Regina Hadraba
Mag. Sonja Traar

Regina Hadraba’s current exhibition presents new works by the artist which have been created within the past year. It shows a segment of her work which revolves around the literary phenomenon of the Tenzone. Tenzone are pairs, triplets and multiplications of sonnets which fight with one another (intellectually contrasting with the vocal and physical power of their authors). Topics of this fight are the art of poetry, followed by love, and the point and meaning of sonnet-writing generally. To medieval minds, Tenzone referred as much to an armed conflict between knights, as to the notorious Two Hearts beating (against each other) in one breast.

Who are the two knights wrestling with each other in Hadraba’s works ? They are two heroines of art : drawing and painting. Classic, one may think, yet in the artist’s works, the two disciplines’ disputing, arguing, ruffling and wishing to put the other off, has developed into a creative process of work arising out of the context. The observer experiences present-day literature - which goes hand in hand with an artistic stream which, fed by texts, swells up and finally passes by with pictures - as a mental atmosphere charged with positive energy, in which what has been read swings soberly-functionally and yet also imaginatively. This mental space is the fighting-ground for the dispute between painting and drawing. Both methods occur forcefully in the new works, without forming layers over each other. They are knotted to each other. Even as she applies the red, orange and yellow colours with sponges and rollers, the artist is also thinking of the later possibilities for the drawing. The fight is about the naked presence of colour and line, which are still claiming for themselves the right to retain unreservedly their respective characters. These include the occurrence of running drops of colour, leaks and velvety strands of the black lines, none of them wanting to achieve effects which are theirs, as such.
After the lines have been placed on the painting by means of monotype (black oil-paint is applied to the canvas through a fine cloth mesh), the final step in the artistic process is achieved : unrepeatably and unchangeably, uniquely and with great inner vigour, the artist’s finished pictures appear - like a knife-cut by Lucio Fontana through the canvas, for which he has been most strenuously concentrating for several hours in front of the canvas. The moment has arrived in the creation of Hadraba’s picture when both knights press their shields against each other and fall down exhausted. This final moment is also a moment of “putting right“ in the artist’s mind. Viewed from a sober distance, beauty, destructive elements, and mutual cooperation and conflict of forms are brought into a precisely balance measure. This equilibrium reflects a sonnet by Dante, written around 1300 AD :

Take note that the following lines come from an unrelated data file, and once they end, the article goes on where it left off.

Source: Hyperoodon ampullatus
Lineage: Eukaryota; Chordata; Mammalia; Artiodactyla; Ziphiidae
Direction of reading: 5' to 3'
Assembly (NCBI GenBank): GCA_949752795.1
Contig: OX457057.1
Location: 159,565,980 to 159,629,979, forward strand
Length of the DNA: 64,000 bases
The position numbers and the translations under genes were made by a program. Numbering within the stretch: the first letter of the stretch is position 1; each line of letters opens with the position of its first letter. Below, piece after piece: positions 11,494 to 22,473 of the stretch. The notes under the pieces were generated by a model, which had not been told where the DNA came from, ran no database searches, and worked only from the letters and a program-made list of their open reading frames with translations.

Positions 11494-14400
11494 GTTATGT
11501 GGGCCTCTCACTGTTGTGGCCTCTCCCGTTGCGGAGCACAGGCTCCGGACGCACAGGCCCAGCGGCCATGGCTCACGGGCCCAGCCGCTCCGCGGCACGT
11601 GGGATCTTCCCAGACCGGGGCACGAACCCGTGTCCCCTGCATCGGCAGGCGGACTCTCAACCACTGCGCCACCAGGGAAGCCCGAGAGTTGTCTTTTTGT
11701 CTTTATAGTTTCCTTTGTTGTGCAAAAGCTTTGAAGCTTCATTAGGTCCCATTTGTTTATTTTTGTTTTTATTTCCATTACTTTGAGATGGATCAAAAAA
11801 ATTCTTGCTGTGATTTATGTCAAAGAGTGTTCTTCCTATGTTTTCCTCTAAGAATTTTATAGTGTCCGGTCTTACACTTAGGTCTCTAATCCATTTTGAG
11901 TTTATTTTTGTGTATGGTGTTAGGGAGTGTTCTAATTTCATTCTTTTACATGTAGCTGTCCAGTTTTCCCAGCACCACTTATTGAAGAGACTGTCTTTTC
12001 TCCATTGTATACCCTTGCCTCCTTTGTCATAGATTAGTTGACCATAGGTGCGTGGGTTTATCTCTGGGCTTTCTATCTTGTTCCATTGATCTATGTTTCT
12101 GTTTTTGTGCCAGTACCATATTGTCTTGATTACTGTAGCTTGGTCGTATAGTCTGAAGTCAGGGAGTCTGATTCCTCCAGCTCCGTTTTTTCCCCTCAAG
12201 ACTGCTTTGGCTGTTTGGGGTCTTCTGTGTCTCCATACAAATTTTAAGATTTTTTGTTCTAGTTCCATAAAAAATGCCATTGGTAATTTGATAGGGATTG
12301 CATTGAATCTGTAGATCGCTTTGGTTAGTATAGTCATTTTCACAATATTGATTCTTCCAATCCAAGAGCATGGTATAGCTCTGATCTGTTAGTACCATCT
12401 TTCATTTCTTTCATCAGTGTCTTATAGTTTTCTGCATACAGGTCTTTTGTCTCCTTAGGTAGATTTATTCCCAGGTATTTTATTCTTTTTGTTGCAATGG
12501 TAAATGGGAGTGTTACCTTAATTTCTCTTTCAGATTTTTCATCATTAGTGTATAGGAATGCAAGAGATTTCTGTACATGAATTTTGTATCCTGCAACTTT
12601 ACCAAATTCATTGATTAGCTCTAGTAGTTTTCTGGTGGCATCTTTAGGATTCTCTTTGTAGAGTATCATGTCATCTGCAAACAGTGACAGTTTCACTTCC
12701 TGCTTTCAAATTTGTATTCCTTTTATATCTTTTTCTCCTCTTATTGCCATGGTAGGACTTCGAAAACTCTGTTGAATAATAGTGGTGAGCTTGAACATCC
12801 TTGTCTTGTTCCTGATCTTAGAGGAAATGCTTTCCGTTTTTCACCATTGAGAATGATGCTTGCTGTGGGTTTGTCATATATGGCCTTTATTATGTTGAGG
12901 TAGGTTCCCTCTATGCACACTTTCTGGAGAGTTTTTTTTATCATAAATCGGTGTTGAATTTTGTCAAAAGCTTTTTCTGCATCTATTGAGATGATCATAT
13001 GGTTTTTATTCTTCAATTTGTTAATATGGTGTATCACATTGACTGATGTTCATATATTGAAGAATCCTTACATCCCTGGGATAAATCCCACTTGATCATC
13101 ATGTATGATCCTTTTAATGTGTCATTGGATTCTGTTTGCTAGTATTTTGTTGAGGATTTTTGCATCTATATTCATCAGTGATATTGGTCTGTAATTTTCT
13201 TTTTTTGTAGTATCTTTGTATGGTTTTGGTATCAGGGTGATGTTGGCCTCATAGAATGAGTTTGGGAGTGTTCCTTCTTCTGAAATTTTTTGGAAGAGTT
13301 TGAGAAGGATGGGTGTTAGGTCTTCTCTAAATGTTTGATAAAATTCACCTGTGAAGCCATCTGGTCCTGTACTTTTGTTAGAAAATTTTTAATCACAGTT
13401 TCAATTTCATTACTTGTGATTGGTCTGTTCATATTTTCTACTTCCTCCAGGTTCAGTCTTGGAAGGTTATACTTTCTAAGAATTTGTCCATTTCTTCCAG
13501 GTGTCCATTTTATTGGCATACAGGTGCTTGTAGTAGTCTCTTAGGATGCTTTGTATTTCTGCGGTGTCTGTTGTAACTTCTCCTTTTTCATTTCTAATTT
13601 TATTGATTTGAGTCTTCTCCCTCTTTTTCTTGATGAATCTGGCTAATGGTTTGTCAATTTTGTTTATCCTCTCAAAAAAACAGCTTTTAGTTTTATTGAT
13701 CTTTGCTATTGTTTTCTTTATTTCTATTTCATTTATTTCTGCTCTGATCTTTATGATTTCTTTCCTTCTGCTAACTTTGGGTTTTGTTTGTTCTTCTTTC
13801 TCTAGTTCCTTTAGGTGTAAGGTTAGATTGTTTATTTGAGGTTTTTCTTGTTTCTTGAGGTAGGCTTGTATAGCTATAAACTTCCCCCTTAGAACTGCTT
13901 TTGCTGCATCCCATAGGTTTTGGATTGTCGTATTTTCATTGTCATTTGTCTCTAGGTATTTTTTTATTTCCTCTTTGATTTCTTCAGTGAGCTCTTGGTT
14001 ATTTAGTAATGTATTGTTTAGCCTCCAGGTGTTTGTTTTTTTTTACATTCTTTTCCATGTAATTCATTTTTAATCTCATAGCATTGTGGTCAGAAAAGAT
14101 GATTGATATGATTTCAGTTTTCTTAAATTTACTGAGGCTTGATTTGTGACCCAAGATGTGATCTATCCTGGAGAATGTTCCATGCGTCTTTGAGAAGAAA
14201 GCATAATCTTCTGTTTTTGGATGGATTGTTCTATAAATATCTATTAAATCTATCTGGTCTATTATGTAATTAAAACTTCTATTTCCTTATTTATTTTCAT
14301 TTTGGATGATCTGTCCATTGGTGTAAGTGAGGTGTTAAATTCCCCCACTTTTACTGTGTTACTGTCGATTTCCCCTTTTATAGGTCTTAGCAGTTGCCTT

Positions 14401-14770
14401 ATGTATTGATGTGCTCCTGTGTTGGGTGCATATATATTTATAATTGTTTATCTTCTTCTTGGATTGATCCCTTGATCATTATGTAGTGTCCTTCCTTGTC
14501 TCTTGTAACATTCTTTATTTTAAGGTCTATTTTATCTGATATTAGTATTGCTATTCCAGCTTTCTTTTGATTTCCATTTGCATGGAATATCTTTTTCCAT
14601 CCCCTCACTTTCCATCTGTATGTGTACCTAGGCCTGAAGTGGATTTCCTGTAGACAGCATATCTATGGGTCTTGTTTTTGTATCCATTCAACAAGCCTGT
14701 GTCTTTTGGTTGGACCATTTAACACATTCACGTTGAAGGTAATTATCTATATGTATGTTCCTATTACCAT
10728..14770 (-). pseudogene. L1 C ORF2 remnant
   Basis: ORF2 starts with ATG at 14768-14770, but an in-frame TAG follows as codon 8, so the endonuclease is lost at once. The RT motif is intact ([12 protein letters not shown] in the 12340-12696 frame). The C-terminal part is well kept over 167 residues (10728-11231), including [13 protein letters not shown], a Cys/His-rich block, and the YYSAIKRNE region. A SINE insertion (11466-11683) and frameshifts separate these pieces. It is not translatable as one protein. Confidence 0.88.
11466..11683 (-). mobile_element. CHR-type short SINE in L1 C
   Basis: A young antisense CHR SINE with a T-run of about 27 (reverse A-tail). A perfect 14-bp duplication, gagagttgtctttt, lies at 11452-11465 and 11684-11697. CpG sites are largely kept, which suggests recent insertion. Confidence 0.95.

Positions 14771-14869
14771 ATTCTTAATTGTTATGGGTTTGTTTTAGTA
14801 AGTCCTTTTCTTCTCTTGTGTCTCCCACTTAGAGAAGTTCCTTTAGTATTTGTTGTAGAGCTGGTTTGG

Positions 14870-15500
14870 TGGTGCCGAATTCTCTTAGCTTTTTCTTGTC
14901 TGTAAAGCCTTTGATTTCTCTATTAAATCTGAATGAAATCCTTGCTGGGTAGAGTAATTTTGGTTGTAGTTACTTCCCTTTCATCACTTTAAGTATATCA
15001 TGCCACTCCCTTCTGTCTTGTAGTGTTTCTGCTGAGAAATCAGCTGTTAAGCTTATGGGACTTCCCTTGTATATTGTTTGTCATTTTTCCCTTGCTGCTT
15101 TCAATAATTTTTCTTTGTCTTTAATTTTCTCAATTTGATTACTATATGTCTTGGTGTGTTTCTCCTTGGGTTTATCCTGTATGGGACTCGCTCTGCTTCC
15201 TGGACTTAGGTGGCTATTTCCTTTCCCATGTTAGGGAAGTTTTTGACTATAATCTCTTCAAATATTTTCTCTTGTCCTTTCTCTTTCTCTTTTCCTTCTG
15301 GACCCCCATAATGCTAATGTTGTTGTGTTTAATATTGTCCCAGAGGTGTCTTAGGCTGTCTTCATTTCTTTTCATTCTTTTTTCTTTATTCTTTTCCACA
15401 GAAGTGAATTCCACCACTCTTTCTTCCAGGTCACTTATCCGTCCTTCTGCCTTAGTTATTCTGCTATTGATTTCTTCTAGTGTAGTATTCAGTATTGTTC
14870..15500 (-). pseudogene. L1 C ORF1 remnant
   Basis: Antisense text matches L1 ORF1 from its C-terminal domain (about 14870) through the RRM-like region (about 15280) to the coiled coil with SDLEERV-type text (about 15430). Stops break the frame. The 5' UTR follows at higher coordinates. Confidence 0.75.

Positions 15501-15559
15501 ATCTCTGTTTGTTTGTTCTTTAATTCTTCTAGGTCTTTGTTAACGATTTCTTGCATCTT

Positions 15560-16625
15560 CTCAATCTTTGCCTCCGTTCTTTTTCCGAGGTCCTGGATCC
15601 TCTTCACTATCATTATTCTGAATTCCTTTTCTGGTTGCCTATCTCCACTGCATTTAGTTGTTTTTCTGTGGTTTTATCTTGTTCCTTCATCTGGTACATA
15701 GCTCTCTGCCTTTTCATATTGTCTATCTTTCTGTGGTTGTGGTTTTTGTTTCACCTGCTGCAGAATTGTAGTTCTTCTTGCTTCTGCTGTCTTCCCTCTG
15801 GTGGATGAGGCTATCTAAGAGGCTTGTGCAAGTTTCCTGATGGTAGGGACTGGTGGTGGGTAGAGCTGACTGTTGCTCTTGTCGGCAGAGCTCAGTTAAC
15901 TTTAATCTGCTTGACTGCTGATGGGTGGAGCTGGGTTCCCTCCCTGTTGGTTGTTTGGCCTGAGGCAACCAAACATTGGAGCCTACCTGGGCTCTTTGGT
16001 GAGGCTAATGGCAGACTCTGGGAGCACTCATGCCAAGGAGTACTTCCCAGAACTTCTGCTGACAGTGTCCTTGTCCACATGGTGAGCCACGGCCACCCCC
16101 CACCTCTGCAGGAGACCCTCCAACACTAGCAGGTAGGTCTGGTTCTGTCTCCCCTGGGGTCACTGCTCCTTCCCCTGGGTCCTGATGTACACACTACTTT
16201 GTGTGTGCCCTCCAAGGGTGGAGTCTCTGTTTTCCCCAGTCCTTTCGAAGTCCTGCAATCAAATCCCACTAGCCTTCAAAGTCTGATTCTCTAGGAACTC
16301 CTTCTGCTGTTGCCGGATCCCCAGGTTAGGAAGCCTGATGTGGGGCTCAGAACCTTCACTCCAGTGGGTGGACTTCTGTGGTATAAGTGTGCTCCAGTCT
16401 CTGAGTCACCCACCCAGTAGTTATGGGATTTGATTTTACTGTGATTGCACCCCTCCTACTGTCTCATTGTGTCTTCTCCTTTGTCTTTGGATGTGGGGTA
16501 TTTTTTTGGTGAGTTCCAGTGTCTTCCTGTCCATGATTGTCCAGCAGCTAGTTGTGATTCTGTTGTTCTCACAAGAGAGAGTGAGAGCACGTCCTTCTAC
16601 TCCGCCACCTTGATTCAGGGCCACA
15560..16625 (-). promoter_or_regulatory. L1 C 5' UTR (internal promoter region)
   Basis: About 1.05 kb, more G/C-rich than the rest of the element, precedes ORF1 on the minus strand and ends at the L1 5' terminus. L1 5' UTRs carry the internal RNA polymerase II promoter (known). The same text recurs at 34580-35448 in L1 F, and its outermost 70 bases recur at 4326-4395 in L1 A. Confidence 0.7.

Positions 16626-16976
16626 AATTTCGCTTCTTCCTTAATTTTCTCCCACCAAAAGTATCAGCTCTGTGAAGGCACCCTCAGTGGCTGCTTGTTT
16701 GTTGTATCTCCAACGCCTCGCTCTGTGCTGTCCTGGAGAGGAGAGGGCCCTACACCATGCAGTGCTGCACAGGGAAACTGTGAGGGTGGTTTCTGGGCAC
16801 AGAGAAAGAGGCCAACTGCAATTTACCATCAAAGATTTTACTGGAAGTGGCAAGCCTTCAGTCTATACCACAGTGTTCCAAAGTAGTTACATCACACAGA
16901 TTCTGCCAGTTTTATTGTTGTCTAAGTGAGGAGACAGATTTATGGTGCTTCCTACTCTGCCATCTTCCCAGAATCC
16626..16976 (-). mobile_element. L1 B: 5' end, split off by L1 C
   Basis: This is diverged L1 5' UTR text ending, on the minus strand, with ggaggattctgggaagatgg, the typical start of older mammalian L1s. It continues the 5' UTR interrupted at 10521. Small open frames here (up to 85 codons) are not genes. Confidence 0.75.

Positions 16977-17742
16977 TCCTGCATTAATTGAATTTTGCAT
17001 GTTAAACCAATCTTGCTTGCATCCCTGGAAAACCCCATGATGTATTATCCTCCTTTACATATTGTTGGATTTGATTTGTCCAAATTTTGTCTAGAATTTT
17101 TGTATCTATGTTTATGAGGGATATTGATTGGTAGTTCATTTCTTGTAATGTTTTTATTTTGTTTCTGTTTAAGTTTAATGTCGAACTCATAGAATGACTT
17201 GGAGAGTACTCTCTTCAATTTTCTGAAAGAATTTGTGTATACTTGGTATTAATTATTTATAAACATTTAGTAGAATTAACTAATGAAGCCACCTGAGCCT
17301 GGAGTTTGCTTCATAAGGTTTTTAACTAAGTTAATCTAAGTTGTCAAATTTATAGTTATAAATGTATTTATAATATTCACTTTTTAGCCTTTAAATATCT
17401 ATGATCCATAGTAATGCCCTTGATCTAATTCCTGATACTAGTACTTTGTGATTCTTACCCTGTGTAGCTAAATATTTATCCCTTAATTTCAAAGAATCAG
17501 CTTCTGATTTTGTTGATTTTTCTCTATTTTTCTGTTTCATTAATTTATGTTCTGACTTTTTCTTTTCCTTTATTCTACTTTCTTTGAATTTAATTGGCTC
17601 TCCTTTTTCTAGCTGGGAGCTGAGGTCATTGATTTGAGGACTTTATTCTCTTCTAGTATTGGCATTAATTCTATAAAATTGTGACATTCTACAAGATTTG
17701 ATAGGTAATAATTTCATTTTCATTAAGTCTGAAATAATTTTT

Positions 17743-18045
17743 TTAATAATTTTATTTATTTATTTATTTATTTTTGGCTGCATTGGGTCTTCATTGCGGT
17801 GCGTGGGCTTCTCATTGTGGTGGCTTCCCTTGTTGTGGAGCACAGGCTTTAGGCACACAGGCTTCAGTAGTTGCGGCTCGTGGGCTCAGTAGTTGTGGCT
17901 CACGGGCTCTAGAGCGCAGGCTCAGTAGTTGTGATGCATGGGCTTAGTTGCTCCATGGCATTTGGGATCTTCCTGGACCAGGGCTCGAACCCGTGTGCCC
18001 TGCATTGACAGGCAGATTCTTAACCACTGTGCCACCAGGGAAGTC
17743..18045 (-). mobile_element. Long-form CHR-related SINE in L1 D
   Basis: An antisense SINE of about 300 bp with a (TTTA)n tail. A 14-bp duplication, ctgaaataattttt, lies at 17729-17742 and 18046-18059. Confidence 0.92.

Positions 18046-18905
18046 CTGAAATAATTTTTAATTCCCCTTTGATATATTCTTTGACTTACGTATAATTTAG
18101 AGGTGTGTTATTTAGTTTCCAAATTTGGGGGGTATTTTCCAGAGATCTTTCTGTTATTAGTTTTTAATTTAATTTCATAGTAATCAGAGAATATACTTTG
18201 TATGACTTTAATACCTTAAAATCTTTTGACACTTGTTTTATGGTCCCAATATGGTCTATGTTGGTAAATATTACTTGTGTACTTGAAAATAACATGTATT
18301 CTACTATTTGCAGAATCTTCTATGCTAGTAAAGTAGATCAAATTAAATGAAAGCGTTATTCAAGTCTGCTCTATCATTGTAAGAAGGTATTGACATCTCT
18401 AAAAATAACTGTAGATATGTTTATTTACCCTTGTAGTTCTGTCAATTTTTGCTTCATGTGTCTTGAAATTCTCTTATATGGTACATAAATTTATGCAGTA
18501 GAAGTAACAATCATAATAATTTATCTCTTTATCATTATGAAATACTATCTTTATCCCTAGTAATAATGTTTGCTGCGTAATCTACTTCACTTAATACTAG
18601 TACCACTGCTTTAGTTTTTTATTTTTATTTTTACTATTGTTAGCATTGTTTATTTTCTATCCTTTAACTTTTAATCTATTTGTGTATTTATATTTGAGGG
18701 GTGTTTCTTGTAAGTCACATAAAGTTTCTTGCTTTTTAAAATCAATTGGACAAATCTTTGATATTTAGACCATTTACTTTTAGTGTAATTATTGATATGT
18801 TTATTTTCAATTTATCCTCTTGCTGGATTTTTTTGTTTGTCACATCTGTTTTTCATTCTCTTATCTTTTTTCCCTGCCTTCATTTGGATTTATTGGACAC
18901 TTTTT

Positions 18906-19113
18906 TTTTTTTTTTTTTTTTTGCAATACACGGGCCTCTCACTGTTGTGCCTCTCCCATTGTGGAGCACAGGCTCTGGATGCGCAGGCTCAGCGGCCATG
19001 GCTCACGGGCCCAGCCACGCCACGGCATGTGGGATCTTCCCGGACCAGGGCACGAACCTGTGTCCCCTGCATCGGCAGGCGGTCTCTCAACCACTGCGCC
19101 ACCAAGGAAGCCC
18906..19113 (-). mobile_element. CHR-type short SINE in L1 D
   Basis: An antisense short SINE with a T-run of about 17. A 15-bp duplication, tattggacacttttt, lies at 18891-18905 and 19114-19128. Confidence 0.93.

From "The New Life"  

    Love has so long possessed me for his own
    And made his lordship so familiar
    That he, who at first irked me, is now grown
    Unto my heart as its best secrets are.
    And thus, when he in such sore way does mar
    My life that all its strength seems gone from it,
    My inmost being then feels thoroughly quit

    Of anguish, and all evil keeps afar.
    Love also gathers to such power in me
    That my sighs speak, each one a grievous thing,
    Always soliciting

    My lady's salutation piteously.
    Whenever she beholds me, it is so,
    Who is more sweet than any words can show.
    (translation byDante Gabriel Rossetti, 1861)

Elements of drawing in Hadraba’s works are, without exception, abstract, just like the eruptive painting. One may be reminded very remotely of shapes, never landscapes. The high intellectual and auratic element of abstraction tells of concentration. It likewise tells of a necessary shortening of the signs which live out their whole explosive power in this way. The technique of monotype creates distance from the almost burning foundation. Tubular lines, which remind one of snapped or bundled reeds, appear by contrast to be touched by a cooling wind. Regina Hadraba is, herself, also someone who is not easily to be bent or categorised. With a playful feeling of her way, challenges and a certain mischievousness, she leads one into a labyrinth, the way out of which one can only find after some involvement with the artist. At the end, there appears a multitude of threads, sounds and voices which converge on a central point and result in stylistically confident, aesthetically very highly demanding and remarkable works.